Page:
Business Today

Vehicle insurance gets easier

Changes in the insurance sector now mean that vehicle owners can not only negotiate basic premium but also use the money saved to buy additional covers to get a complete coverage.

Sushmita Choudhury | Print Edition: April 18, 2010

For most vehicle owners, insurance is nothing more than an obligation. And most often it is taken blindly, rather than bought after due consideration. This is because auto insurance has for long been sold at the point of sale of vehicles (dealerships), usually bundled into the overall cost of a new vehicle. And since dealers usually had a tie-up with a particular company selling plain vanilla cover, vehicle owners ended up taking insurance from that company alone, and in most cases ended up paying more for very limited benefits.

But they need not do that any longer, thanks to the changes in the insurance sector over the past year. With some home work, they can now not just negotiate the basic premium they pay but also use the money thus saved to buy one or more of the several additional covers that have hit the market recently to get a comprehensive coverage.

Getting the best deal involves more than a diligent comparison of rates. Doing your homework, say, on how depreciation affects the sum assured, will give you a lot of negotiating room. Similarly, being aware of the no-claims bonus that you are entitled to helps when you want to carry forward the discount to a new insurer. For the record, it varies from 20 per cent, if no claim is made during the preceding year of insurance, to 50 per cent, in case no claim is made for five consecutive years.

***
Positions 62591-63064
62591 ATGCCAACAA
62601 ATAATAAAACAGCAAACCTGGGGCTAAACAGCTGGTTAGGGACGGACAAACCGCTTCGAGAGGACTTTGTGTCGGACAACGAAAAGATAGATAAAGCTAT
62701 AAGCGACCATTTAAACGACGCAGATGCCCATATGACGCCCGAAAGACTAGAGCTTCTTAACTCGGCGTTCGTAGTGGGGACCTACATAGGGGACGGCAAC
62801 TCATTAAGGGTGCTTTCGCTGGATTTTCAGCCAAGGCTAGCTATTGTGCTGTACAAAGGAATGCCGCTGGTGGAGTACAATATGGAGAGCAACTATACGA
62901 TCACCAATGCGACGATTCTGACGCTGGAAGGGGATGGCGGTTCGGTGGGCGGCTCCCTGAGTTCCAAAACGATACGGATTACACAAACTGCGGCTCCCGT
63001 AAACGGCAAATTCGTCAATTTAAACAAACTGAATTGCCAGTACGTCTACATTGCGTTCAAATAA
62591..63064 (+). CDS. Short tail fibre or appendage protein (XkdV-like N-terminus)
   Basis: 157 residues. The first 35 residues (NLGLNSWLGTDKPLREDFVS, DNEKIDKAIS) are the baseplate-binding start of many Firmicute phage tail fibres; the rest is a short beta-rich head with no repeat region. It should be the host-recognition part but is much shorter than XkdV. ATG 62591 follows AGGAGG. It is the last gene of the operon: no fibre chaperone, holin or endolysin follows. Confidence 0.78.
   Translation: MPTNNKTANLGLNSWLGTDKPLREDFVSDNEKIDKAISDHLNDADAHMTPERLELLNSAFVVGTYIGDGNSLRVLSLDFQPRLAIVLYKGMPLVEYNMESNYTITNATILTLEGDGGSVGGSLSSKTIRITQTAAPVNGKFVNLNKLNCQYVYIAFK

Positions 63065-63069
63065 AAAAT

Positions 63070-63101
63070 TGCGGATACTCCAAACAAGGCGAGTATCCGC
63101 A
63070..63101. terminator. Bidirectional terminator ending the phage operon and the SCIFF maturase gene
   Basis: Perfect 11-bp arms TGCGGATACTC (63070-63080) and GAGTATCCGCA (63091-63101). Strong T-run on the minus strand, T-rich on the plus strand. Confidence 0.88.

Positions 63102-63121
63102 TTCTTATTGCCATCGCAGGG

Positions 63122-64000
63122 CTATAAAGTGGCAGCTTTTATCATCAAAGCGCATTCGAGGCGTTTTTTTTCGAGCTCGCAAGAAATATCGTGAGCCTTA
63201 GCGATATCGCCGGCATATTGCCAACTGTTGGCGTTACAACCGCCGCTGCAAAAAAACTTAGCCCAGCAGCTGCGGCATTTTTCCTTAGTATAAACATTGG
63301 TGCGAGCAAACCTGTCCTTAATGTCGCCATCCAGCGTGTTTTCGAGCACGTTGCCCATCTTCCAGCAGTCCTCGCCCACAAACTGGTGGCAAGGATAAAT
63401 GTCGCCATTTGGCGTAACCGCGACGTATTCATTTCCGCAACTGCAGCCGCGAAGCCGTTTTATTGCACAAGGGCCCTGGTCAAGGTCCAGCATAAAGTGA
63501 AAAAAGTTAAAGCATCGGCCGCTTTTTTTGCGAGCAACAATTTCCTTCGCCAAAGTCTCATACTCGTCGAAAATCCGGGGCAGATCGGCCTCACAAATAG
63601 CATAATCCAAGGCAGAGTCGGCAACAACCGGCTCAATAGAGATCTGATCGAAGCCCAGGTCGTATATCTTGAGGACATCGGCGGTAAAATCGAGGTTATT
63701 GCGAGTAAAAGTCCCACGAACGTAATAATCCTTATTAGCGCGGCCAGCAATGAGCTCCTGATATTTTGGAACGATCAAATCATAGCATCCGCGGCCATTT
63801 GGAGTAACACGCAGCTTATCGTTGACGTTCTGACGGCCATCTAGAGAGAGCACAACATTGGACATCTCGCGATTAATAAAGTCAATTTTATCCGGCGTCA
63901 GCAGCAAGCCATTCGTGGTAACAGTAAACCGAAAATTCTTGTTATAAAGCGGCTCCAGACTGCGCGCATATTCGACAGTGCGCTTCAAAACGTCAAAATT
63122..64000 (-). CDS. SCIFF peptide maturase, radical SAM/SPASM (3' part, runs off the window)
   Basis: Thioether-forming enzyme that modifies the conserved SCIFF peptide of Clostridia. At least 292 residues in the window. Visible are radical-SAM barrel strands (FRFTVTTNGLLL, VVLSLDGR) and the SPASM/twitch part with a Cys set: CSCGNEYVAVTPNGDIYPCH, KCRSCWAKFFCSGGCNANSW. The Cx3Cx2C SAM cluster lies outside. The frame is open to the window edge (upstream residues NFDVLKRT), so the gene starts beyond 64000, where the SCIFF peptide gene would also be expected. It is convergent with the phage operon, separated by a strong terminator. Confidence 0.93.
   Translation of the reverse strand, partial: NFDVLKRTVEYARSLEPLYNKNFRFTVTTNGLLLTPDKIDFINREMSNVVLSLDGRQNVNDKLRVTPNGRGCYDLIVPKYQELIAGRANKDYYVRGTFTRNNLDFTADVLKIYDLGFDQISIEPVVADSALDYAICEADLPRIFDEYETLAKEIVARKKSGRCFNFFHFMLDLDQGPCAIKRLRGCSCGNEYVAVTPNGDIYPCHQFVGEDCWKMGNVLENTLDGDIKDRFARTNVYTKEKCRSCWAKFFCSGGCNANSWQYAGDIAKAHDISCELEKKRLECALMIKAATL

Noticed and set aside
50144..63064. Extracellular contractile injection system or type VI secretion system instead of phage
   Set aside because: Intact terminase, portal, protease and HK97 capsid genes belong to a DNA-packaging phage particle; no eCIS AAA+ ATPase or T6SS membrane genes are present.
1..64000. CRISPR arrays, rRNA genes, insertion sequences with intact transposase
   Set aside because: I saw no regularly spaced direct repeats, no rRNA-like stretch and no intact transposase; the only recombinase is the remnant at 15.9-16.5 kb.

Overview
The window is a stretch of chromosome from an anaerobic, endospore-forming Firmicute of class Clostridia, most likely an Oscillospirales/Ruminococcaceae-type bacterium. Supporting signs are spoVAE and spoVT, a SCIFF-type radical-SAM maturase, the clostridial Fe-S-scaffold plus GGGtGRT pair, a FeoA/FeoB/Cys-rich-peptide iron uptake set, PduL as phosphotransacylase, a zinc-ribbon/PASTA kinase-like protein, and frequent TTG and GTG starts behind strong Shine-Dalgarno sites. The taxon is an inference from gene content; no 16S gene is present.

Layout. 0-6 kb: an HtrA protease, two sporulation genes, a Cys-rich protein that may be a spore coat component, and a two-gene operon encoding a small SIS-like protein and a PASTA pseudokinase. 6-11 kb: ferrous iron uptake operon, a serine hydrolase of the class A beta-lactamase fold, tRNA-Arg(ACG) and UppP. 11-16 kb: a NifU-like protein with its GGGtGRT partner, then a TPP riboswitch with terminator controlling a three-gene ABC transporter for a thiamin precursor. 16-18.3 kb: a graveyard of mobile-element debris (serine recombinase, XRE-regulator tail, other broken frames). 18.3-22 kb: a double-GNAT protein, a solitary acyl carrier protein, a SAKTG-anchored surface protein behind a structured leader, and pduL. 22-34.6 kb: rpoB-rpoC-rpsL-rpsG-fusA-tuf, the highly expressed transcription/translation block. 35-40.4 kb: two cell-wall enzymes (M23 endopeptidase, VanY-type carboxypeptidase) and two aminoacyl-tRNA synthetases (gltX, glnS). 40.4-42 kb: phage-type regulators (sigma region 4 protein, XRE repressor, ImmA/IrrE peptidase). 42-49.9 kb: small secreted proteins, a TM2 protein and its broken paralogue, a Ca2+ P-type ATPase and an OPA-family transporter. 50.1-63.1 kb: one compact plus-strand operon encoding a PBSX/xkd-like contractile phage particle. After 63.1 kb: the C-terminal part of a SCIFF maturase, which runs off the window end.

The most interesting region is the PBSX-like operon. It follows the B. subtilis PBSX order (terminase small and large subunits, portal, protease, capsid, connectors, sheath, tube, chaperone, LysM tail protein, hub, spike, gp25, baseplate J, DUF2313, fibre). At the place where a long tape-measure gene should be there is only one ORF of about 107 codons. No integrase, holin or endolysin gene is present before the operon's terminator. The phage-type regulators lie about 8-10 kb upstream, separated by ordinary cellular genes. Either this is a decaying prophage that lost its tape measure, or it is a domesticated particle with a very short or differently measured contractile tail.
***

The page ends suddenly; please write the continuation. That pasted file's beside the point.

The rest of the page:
You also need to look out for city coverage ceilings or time and cost limits worked into the fine print of your policy. You don't want any nasty surprises on the road. A fool-proof way to guarantee a comprehensive insurance is to buy add-on covers. After the Insurance Regulatory and Development Authority (IRDA) gave its nod to this concept last year, insurers have been busy rolling out an array of addons, ranging from depreciation waiver and key replacement reimbursement to accidental death benefit and medical expenses reimbursement.

Says Gaurav Garg, Managing Director and CEO, Tata-AIG: "These add-ons provide extra protection, which is currently not available under a standard motor insurance policy." The emergency assistance cover alone provides you with key lock assistance, battery jumpstart, carting fuel, stepney replacement and a towing facility. At present, such covers are offered only by a few companies like Tata-AIG, Future Generali, Bharti AXA, Iffco-Tokio and Cholamandalam. Some insurers also offer services after an accident, such as arranging your return home or reimbursing a hotel stay till the formalities are sorted out.

According to experts, you should base the decision to pick up such addons on factors such as the age and segment of your vehicle. Consider the cover for a no-claim bonus. This ensures that you don't lose the benefit even after making a claim. "Usually high-end car owners, who shell out a huge premium, do not make claims for Rs 10,000-20,000 for fear of losing the bonus. But now they can do so without any worries," says Darvesh Panchal, Vice President, Prudent Insurance Brokers. However, insurers extend this benefit only to the repair of glass, fibre, plastic and rubber parts, where the depreciated equivalent value of the part is paid and the no-claim benefit is retained by the insured. If the parts are replaced completely, the owner has to foot the remaining bill.